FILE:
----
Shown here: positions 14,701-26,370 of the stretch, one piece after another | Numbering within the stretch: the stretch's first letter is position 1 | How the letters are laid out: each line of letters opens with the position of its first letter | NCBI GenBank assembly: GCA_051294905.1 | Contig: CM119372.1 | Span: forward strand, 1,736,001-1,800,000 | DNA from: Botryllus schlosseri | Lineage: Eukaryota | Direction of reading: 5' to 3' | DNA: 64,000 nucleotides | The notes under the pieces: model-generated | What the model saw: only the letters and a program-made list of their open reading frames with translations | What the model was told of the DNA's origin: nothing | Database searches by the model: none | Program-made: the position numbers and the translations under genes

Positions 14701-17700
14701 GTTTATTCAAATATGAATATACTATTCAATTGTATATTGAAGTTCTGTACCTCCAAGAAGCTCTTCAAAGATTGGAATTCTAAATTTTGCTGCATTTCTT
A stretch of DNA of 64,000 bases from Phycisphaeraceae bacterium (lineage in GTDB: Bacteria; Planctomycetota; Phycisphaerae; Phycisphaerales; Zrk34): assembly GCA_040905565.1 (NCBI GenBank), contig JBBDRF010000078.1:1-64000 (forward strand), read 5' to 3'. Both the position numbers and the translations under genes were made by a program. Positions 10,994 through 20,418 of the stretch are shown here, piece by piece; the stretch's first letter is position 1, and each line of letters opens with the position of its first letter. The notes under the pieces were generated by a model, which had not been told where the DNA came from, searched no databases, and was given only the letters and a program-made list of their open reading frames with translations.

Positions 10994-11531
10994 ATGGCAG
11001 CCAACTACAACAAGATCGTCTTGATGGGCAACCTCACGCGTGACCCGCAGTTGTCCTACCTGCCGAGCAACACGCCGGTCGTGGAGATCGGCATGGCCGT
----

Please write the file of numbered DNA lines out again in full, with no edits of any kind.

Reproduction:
Shown here: positions 14,701-26,370 of the stretch, one piece after another | Numbering within the stretch: the stretch's first letter is position 1 | How the letters are laid out: each line of letters opens with the position of its first letter | NCBI GenBank assembly: GCA_051294905.1 | Contig: CM119372.1 | Span: forward strand, 1,736,001-1,800,000 | DNA from: Botryllus schlosseri | Lineage: Eukaryota | Direction of reading: 5' to 3' | DNA: 64,000 nucleotides | The notes under the pieces: model-generated | What the model saw: only the letters and a program-made list of their open reading frames with translations | What the model was told of the DNA's origin: nothing | Database searches by the model: none | Program-made: the position numbers and the translations under genes

Positions 14701-17700
14701 GTTTATTCAAATATGAATATACTATTCAATTGTATATTGAAGTTCTGTACCTCCAAGAAGCTCTTCAAAGATTGGAATTCTAAATTTTGCTGCATTTCTT
A stretch of DNA of 64,000 bases from Phycisphaeraceae bacterium (lineage in GTDB: Bacteria; Planctomycetota; Phycisphaerae; Phycisphaerales; Zrk34): assembly GCA_040905565.1 (NCBI GenBank), contig JBBDRF010000078.1:1-64000 (forward strand), read 5' to 3'. Both the position numbers and the translations under genes were made by a program. Positions 10,994 through 20,418 of the stretch are shown here, piece by piece; the stretch's first letter is position 1, and each line of letters opens with the position of its first letter. The notes under the pieces were generated by a model, which had not been told where the DNA came from, searched no databases, and was given only the letters and a program-made list of their open reading frames with translations.

Positions 10994-11531
10994 ATGGCAG
11001 CCAACTACAACAAGATCGTCTTGATGGGCAACCTCACGCGTGACCCGCAGTTGTCCTACCTGCCGAGCAACACGCCGGTCGTGGAGATCGGCATGGCCGT